Dorain Gray in Headphones
IN THIS IMAGE: Madonna/IMAGE CREDIT: Meltendo
Ageism in the Music Industry – and Why Artists of a ‘Certain Age’ Are Essential
THIS is the last piece I will write…
relating to Madonna but, as she is celebrating her sixtieth birthday today; I have been thinking about age and how still, this far down the line, it is an obsession in society! Growing older is a process we all have to face and it is nothing to be fearful of. One of the reasons why Madonna springs to mind is because she is embracing her years and finding vim and vigour in her sixties – she is already embracing the new milestone and determined not to be silenced and overlooked! This piece from The Independent looks at some of the stars that are still rocking and rolling in their sixties and seventies:
“But there is one area where the older woman is suddenly and somewhat unexpectedly thriving – rock music. Madonna celebrates her 60th birthday on Saturday. Kate Bush has just celebrated hers. In fact, they are the spring chickens. Suzi Quatro, 68, and Patti Smith, 71, are not just still rocking, they are still snarling. Cher at 72 pops up with a delightful cameo in the Mamma Mia! movie. The queen of soul, Aretha Franklin, is still recording at 76.
Who’d have thought it? Look back to the 1960s and there were precious few women at all in pop music, let alone older ones. In the UK, Sandie Shaw, Dusty Springfield, Marianne Faithfull and a handful of others carried the fight to the mass of male groups (the word boyband had yet to be invented)”.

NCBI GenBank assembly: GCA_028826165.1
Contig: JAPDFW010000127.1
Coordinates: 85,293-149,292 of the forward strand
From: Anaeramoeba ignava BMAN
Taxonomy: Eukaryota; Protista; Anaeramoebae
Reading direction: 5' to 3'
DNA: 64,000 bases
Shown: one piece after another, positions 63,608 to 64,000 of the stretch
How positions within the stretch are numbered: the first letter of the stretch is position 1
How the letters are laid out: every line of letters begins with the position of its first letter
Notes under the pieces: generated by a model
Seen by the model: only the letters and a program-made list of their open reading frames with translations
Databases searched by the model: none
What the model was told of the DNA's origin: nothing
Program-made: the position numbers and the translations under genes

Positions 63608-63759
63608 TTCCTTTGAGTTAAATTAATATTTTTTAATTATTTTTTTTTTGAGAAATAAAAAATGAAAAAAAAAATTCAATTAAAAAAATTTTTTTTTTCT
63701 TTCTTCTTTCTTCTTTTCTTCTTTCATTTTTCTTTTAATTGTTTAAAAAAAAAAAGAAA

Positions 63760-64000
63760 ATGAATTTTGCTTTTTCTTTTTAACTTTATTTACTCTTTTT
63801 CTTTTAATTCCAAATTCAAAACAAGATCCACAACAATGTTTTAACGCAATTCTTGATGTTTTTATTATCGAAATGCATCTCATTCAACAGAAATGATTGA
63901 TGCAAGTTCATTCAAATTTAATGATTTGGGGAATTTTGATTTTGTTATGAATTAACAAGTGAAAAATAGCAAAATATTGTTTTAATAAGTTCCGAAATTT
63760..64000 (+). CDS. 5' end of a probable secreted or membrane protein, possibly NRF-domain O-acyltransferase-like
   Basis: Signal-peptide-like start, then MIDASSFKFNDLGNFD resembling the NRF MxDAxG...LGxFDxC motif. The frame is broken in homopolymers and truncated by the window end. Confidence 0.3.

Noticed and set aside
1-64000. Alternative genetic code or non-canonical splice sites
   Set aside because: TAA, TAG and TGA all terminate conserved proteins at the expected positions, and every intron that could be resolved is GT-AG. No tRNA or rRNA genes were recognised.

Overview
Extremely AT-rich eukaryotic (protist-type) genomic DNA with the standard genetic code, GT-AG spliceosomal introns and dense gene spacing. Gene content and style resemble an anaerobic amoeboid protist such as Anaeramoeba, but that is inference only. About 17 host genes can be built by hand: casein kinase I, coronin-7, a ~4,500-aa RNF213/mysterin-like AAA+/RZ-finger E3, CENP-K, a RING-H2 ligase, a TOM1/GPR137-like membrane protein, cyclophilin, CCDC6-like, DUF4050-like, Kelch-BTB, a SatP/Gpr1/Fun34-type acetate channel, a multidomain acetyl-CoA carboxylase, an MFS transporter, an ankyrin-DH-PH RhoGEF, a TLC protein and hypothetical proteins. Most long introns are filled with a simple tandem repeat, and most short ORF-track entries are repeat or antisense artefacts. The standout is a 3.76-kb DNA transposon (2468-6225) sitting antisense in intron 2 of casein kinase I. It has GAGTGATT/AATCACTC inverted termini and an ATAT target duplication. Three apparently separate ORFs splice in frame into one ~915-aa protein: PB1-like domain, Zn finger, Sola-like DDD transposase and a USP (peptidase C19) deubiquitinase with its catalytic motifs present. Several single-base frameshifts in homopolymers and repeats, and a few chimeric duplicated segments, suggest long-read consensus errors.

It seems amazing that there are segregations and partitions depending on your age and stage of life. Radio stations, especially, brand to particular audiences. If you are a young, trendy chart star then you can go to BBC Radio 1 and all the youthful stations in the capital; you might have a better time of things, age-wise, if you are on BBC Radio 6 Music but BBC Radio 2 is for a more mature listener/musician – those who have been ignored by the younger brands. There are very few stations broad enough to play music based on merit and reputation. I wonder, when Madonna’s new album comes out, she will be in the mind of stations that cater to teens and adolescents. It seems shocking she would be sidelined and turned away because she does not fit into the demographic of a particular station – regardless of the fact she has been cranking out gold for over thirty-five years. Look at icons like Paul McCartney, Cher and Kate Bush. The first two are releasing new material very soon and you know they will be resigned to stations where their feel and tones are more comfortable with a set audience. In other words, they are not hip and cutting enough to nestle with the ‘cool’ listeners. Kate Bush, especially, has shown how one can have stamina and huge gravitas the older you get.